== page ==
Apple ad suggests iPhone will have Arm inside

By , IDG News Service |  Mobile & Wireless

What processor will the iPhone use? That's one of the great unanswered questions left in the wake of Apple Inc.'s launch of the iPhone this week, but a job ad on Apple's Web site may hint at the answer.

The open position is a networking engineer to work on the iPhone and as the ad makes clear, Apple is looking for someone who knows the Mac OS and embedded platforms, and Arm processors in particular.

An Arm chip would be the logical component for a device like the iPhone. Arm is already the dominant provider of smartphone application processors, because its chips are powerful enough to meet the computing needs of these products while at the same time requiring little power -- a critical component to keeping the phones running between charges.

If the iPhone's brain is Arm-based, it will represent a new direction for Apple's Mac OS X operating system, which will power the device.

To date Mac OS has been ported to Intel Corp.'s x86 processors and IBM Corp.'s PowerPC, but Arm would represent a third platform for Apple's operating system.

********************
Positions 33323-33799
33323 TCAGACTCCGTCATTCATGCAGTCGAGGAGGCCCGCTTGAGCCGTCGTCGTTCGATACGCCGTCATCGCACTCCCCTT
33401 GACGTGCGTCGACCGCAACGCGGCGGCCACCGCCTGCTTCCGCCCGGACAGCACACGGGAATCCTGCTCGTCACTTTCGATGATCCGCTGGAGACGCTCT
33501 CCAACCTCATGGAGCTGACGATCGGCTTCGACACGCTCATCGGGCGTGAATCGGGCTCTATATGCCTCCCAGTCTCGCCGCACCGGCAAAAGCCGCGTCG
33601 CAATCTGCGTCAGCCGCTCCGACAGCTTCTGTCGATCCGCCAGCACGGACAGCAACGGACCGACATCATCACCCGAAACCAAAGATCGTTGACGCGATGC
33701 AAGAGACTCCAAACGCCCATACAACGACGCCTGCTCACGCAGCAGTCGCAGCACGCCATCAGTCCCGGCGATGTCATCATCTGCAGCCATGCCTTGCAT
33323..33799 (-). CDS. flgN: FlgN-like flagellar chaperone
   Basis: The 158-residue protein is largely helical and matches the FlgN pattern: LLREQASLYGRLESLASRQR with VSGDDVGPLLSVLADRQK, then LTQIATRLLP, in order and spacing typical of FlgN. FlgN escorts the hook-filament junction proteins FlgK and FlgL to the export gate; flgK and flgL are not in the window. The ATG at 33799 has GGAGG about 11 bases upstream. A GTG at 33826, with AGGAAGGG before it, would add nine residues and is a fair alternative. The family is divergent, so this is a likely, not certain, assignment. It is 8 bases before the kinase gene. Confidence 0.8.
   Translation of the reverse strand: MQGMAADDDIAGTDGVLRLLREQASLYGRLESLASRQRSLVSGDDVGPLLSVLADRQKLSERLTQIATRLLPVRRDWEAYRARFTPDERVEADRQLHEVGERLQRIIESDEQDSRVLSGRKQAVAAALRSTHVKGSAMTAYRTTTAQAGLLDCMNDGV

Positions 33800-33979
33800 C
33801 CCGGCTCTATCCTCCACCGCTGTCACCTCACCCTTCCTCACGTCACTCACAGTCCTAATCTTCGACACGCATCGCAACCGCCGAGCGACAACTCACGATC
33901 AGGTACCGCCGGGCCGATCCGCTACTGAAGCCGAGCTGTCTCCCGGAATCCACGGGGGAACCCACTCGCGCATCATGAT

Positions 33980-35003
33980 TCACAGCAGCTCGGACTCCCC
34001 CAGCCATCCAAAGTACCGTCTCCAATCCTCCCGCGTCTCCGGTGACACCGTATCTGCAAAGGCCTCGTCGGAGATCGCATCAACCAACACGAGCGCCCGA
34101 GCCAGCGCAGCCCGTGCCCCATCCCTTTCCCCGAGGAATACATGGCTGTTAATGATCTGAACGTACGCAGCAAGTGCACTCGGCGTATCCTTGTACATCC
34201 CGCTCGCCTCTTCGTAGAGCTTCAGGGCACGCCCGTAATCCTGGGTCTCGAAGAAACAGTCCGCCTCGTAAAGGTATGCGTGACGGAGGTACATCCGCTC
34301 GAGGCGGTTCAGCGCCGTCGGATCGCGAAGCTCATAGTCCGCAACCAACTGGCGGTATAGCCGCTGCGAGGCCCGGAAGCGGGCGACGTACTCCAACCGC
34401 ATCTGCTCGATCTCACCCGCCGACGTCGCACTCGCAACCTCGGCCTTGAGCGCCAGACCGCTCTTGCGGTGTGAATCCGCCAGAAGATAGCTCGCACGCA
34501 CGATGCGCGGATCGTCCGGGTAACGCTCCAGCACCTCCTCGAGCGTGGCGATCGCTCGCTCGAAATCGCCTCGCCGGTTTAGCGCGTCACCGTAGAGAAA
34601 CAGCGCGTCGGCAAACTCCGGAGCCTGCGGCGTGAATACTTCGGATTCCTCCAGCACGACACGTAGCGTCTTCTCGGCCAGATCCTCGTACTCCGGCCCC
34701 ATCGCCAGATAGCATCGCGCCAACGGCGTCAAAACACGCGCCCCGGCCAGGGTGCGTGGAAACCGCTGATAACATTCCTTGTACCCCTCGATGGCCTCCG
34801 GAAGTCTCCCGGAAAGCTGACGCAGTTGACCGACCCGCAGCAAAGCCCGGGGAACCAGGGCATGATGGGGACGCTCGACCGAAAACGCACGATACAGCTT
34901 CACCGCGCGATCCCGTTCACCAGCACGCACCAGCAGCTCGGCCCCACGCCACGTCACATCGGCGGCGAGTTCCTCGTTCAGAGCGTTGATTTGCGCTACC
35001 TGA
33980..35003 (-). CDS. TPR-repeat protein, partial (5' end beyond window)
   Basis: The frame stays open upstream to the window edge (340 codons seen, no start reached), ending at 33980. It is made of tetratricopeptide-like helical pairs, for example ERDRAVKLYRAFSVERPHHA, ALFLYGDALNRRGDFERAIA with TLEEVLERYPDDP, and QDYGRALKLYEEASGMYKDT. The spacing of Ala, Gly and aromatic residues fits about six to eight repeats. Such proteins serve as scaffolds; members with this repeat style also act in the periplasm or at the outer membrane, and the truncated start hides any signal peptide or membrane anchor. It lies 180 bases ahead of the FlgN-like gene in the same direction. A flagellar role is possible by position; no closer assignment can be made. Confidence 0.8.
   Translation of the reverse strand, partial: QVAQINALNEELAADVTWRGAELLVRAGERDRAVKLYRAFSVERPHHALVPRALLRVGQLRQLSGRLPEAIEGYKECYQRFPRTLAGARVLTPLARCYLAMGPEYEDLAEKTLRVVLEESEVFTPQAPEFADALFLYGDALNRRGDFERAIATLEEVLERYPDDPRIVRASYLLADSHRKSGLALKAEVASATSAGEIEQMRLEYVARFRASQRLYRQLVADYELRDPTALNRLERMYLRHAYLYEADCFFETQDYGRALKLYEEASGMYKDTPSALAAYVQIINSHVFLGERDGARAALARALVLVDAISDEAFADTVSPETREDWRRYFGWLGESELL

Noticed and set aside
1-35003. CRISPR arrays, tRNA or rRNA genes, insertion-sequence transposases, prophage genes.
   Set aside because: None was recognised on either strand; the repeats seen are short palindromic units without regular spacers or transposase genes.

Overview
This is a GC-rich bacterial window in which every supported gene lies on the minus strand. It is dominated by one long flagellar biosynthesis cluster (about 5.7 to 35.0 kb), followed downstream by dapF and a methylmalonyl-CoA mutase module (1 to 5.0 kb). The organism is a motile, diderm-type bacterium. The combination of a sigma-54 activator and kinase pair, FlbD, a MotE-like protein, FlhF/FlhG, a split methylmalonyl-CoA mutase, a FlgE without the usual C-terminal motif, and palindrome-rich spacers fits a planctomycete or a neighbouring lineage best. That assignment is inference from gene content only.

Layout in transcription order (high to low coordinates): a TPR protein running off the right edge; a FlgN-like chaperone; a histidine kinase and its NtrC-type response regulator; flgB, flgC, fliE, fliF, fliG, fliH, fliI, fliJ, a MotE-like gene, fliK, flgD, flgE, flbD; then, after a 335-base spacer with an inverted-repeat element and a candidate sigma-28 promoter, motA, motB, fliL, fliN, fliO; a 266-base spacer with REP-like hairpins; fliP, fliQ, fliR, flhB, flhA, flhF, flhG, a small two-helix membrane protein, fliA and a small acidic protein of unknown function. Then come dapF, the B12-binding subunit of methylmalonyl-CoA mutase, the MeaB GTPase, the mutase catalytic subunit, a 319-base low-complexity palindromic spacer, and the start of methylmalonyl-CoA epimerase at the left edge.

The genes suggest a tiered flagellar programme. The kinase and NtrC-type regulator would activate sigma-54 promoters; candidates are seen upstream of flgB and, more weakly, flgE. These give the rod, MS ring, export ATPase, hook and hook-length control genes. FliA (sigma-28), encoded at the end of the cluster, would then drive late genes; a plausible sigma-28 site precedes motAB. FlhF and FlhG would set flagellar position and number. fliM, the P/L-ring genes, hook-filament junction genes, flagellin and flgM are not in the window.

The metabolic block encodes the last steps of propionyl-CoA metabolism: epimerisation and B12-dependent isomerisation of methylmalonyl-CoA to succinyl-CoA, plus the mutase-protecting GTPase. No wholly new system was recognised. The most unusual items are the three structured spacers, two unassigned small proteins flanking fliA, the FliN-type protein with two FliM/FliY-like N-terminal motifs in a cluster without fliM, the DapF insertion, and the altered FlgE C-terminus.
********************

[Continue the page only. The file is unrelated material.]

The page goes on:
On the other hand, it is possible that Intel or IBM could develop new processors that would meet the iPhone's requirements, saving Apple from doing the porting work to make Mac OS run on the new platform, said Peter Glaskowsky, technical analyst with the Envisioneering Group.

"To me the number one unresolved question about the iPhone is does it use an Arm with a port, or does it use some new PowerPC or x86 chip," he said.

Glaskowsky said that even if Apple is looking for Arm skills, that doesn't necessarily mean that Arm will be powering the iPhone's operating system. "I wouldn't read too much into that," he said of the ad. "If you think about most modern smart phones ... it's very common for them to have four processors in the device.

Apple could be using an Arm chip to do something like voice compression or to simply process wireless networking signals (Apple's ad is for a "Bluetooth/WiFi" software engineer).

"It may have nothing to do with what's running Mac OS on there," Glaskowsky said.

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